NASA's Mars Atmosphere and Volatile EvolutioN (MAVEN) spacecraft launches aboard a United Launch Alliance Atlas V rocket from the Cape Canaveral Air Force Station Space Launch Complex 41, Cape Canaveral, Florida, at 1:28 p.m. EST on Monday, Nov. 18, 2013.
Credit: NASA/Bill Ingalls
CAPE CANAVERAL, Fla. — Scientists and NASA officials are euphoric today (Nov. 18) after the smooth launch of the space agency's next Mars probe, which is now streaking toward a date with the Red Planet in September 2014.
The Atlas 5 rocket carrying the Mars Atmosphere and Volatile Evolution spacecraft (MAVEN) launched on time and in spectacular fashion from here at Cape Canaveral Air Force Station. The rocket roared to life at 1:28 p.m. EST (1828 GMT) today, leaving car alarms blaring in its wake. The MAVEN probe was released into space a little more than 50 minutes later.
Today's launch felt especially good for MAVEN principal investigator Bruce Jakosky, who has been working on the mission to study Mars' upper atmosphere for the past decade. [Photos from NASA's MAVEN Launch to Mars]
"After 10 years of doing this, I don't have the words to describe what I’m feeling," Jakosky, of the University of Colorado, Boulder's Laboratory for Atmospheric and Space Physics, told the press during a post-launch news conference today. "It's every possible emotion, but they're all positive. This is about the most exciting thing I can imagine happening, and this day has been picture-perfect from beginning to end."
Best wishes to MAVEN
Before launch, an astronaut in space wished MAVEN luck on its mission to the Red Planet.
"Understanding the Red Planet's atmosphere is essential to NASA's goal of safely sending humans there one day," NASA astronaut Mike Hopkins said from aboard the International Space Station. "From the International Space Station, best wishes for a fabulous mission."
MAVEN is now on a 10-month journey to Mars, with arrival slated for Sept. 22, 2014. Once the probe gets into orbit around the Red Planet, it will peer deeply into the upper part of Mars' atmosphere from a highly elliptical orbit.
MAVEN is designed to try to solve the mystery of how the Red Planet lost its atmosphere to space by understanding the processes spurring the escape of volatile gases today. Scientists think that ancient Mars was probably a wet and warm world much like Earth, but the sun and other factors caused the planet to lose most of its atmosphere, turning the planet into a cold, dry desert.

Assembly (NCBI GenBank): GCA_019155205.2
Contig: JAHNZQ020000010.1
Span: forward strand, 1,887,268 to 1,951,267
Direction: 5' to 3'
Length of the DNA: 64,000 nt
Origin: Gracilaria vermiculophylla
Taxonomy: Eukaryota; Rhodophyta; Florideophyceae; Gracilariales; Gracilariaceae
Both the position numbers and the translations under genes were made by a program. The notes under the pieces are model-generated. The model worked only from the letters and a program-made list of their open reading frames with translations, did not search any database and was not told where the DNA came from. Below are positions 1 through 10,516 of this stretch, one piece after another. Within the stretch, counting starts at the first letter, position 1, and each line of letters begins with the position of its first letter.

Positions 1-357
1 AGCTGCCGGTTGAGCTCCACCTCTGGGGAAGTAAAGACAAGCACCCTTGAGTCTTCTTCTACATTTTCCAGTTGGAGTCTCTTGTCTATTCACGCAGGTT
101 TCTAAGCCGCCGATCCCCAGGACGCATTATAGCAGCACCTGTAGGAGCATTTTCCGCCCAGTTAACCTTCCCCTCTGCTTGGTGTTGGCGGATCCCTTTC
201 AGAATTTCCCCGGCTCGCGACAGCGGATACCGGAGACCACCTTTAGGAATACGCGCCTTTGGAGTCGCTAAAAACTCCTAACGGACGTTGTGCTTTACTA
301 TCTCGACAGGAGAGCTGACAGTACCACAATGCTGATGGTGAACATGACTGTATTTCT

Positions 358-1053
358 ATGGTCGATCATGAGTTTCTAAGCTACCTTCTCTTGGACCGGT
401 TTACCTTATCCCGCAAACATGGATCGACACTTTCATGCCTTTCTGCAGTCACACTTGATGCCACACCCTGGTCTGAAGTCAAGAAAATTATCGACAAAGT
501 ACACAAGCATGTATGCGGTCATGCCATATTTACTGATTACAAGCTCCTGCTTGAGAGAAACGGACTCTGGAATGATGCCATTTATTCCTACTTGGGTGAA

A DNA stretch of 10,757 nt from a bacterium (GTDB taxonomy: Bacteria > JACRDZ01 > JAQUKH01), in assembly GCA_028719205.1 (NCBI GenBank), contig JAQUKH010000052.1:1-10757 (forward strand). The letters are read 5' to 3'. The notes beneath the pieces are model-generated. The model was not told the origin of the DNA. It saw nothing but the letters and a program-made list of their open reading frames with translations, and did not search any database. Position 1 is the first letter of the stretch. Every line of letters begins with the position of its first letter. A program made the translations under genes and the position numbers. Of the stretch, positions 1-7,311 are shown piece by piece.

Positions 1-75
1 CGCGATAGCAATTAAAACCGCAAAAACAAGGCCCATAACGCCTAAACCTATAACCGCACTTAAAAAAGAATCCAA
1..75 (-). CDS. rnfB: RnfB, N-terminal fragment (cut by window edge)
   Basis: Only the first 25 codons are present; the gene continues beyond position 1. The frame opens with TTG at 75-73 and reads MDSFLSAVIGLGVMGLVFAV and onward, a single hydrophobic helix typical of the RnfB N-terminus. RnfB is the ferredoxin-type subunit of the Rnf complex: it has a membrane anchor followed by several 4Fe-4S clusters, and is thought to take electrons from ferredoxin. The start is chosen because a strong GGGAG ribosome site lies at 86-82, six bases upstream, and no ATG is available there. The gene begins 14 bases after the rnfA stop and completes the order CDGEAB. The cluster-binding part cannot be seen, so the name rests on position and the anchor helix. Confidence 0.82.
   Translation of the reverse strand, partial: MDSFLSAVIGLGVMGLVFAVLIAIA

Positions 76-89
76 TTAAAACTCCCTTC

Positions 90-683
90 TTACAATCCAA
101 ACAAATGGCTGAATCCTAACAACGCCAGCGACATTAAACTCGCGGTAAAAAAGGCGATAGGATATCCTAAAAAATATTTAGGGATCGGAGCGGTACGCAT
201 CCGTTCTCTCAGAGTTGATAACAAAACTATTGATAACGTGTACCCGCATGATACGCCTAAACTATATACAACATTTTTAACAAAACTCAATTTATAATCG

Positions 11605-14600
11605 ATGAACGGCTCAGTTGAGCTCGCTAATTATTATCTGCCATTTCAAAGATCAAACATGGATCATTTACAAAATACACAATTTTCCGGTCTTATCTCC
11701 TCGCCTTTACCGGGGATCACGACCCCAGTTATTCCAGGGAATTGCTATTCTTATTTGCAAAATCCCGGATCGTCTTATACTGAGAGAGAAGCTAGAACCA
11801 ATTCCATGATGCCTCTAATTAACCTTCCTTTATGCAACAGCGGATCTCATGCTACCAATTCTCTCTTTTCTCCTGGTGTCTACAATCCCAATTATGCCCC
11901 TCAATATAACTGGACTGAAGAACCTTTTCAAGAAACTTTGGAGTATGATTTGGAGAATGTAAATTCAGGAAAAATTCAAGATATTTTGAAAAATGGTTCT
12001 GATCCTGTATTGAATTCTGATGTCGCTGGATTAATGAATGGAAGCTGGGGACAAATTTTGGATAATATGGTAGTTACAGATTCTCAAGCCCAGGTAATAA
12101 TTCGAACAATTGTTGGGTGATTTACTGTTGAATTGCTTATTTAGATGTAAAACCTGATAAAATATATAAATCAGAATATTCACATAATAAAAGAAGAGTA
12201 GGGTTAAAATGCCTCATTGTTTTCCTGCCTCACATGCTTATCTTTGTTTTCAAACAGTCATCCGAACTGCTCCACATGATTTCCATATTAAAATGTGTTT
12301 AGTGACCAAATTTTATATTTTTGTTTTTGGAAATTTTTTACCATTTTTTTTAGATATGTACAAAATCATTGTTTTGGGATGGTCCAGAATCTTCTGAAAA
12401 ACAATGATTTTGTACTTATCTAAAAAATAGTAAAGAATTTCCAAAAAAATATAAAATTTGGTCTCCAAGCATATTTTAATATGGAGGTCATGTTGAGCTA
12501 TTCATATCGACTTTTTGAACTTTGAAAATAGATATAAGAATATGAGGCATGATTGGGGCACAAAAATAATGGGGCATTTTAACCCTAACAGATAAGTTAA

"What a Monday at the office," David Mitchell, MAVEN project manager at NASA's Goddard Space Flight Center in Greenbelt, Md., said today. "You build something to go to Mars, and we're now flying to Mars today. Maybe I'm not showing it, but I'm euphoric."
Relay to Mars
Along with its eight scientific instruments, MAVEN also has the ability to help relay data from NASA's two currently operational Mars rovers — Opportunity and the 1-ton Curiosity rover — to their ground controllers on Earth.
NASA's Mars Reconnaissance Orbiter, Mars Odyssey and the European Space Agency's Mars Express are already active in orbit around Mars.
"MAVEN joins our orbiters and rovers already at Mars to explore yet another facet of the Red Planet and prepare for human missions there by the 2030s," NASA chief Charlie Bolden said in a statement. "This mission is part of an integrated and strategic exploration program that is uncovering the mysteries of the solar system and enabling us to reach farther destinations."
The Indian space agency's first mission to Mars — launched on Nov. 5 — could also join the other probes in orbit as soon as Sept. 24, 2014, two days after MAVEN is scheduled to arrive in orbit.
On time, under budget
Because MAVEN launched on time, the $671 million mission actually came in under budget, NASA officials said.
"It's my projection that they will be under," said Jim Green, NASA's planetary science division director. "We haven't paid all of the bills … In the long run, we do anticipate that they will be under budget. They certainly won't exceed their $671 million tab, and for that, we're grateful for it. What will happen next, of course, is how that funding — if there is any that's left — will be used within the program itself."